Photography News
1960s block in city centre Manchester

High-contrast photograph of modernist architecture in Manchester

Modernist Marvel in Manchester
This city centre apartment complex on the banks of the Irwell, near Victoria Station, was once Highland House; the then regional headquarters for British Telecom. It is now repurposed to meet the shifting needs and uses of the area. Very different from the former cotton merchants' offices of Whitworth Street and the Northern Quarter, it has nevertheless followed the same path and become contemporary housing, as the city centre has once again become a populated place; not just shops and offices.

The city’s history goes back as far as the Roman settlement, Mancunium, off Liverpool Road in Castlefield, which is also the site of the world's first railway station, now also repurposed, as MOSI: Manchester Museum of Science and Industry. And, of course, it is the Industrial Revolution that is the real tipping-point for Manchester; the moment when its industry, creativity, enterprise and trade put it firmly on the world map as a hub for all forms of economic activity. As they used to say: 'what Manchester does today; London does tomorrow'. Rolls Royce started out here, as did those other aviation pioneers Alcock and Brown. The genius Alan Turing, whose codebreaking activities at Bletchley Park helped shorten the War and who helped create the first computer, was based at Manchester University, before being driven to suicide by official persecution because of his homosexuality.

Manchester has been through many changes since, and this is reflected in the streets and buildings, as different historic moments - creative, destructive and re-creative - have been etched into the visual landscape. Some things survive; some do not; and the effect is an endlessly changing, visually stimulating mixture of the ancient, modern and all shades in between. Manchester’s architecture is indeed an endless series of creative opportunities for the photographer.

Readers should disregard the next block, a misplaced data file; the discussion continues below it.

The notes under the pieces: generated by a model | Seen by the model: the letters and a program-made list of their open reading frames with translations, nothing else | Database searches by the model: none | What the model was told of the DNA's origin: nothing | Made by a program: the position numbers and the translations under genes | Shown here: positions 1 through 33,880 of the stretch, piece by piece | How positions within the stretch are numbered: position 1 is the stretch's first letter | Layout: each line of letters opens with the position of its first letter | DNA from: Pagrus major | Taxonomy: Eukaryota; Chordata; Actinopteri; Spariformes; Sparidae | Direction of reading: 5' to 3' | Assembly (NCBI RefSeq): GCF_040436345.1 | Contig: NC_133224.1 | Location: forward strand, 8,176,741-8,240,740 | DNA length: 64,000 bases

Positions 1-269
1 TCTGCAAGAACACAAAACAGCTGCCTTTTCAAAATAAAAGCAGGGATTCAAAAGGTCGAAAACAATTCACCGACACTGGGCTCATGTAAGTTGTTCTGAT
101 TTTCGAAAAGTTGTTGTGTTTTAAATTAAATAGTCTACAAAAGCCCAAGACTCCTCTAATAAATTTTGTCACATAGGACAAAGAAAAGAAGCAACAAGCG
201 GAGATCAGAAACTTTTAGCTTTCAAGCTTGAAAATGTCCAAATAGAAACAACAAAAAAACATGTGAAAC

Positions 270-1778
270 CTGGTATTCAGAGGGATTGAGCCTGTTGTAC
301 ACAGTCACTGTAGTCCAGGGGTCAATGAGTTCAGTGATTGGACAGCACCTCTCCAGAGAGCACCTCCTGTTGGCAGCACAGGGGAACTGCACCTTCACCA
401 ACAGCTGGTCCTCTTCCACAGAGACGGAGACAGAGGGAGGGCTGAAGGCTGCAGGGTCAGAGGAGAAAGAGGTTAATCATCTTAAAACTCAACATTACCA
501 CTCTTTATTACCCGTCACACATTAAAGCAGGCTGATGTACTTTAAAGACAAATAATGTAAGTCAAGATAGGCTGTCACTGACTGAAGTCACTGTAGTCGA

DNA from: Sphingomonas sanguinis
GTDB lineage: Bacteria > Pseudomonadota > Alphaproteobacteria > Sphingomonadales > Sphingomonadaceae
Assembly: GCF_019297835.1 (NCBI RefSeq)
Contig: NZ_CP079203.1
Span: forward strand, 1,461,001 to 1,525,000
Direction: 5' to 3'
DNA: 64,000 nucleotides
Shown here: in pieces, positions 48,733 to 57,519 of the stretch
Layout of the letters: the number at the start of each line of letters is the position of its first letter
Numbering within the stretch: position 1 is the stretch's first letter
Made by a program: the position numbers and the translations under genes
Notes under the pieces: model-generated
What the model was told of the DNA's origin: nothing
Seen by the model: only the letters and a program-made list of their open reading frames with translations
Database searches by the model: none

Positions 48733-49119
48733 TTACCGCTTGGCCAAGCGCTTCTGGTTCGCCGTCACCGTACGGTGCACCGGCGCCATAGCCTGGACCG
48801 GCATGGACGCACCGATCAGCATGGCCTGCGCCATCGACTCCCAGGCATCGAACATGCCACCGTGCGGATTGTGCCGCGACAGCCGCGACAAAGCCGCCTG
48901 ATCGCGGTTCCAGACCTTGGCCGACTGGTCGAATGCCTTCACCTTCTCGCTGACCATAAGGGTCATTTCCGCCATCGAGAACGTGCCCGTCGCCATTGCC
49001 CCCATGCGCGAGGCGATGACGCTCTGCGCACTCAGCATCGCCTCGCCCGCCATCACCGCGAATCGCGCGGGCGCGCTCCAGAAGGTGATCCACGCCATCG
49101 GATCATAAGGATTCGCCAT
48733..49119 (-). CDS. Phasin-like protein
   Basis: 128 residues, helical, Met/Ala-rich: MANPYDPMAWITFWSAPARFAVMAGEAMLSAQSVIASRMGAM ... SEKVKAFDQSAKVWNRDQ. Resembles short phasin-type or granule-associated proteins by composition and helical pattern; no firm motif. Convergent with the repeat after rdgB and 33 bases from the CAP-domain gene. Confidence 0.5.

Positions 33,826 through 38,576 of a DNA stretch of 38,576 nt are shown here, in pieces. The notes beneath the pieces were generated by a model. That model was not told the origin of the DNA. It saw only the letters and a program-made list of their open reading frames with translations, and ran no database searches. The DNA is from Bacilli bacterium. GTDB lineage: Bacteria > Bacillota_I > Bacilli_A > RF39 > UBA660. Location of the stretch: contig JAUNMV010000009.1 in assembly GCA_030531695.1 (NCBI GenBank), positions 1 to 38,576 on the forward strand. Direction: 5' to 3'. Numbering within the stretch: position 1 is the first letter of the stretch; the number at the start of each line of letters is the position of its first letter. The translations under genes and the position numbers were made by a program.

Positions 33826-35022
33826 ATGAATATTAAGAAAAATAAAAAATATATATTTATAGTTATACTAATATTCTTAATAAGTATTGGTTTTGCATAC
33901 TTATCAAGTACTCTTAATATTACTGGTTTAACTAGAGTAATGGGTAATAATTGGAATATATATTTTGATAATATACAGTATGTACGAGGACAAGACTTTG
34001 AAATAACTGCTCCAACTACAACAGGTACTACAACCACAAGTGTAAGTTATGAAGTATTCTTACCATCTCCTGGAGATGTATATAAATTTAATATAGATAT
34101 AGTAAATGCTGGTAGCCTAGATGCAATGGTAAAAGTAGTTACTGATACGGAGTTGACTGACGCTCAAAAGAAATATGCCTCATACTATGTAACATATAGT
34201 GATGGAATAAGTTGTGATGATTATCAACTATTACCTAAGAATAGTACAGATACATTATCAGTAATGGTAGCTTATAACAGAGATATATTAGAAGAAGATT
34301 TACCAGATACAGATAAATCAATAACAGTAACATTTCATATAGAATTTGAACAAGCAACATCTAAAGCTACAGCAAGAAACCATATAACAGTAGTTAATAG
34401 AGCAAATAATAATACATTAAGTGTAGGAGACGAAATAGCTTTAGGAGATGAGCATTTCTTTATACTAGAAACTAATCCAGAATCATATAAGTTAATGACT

The ‘television-shaped’ protruding windows that characterise this piece of brutalist cast-concrete architecture are instantly recognisable as an aspect of 1950s/60s building design. Once an example of the 'white heat' of Britain’s post-war ambitions, buildings such as these are beginning to form different relationships with our sensibilities. Some, like the Bus Station in Preston and the Tri-Corn Centre in Portsmouth, have been so denigrated that they cannot survive contemporary tastes and thinking. But I believe that, over time, this kind of structure will become properly part of the landscape and seen with the same nostalgia that Victorian an other earlier architecture is seen, and maybe there will be regret at what has been lost and relief at what has been saved.

Edited in this high-contrast, near-monochrome style, the building seems to take on an almost metallic quality, which seems to work with the uncompromising, forcefully utopian thinking of the times.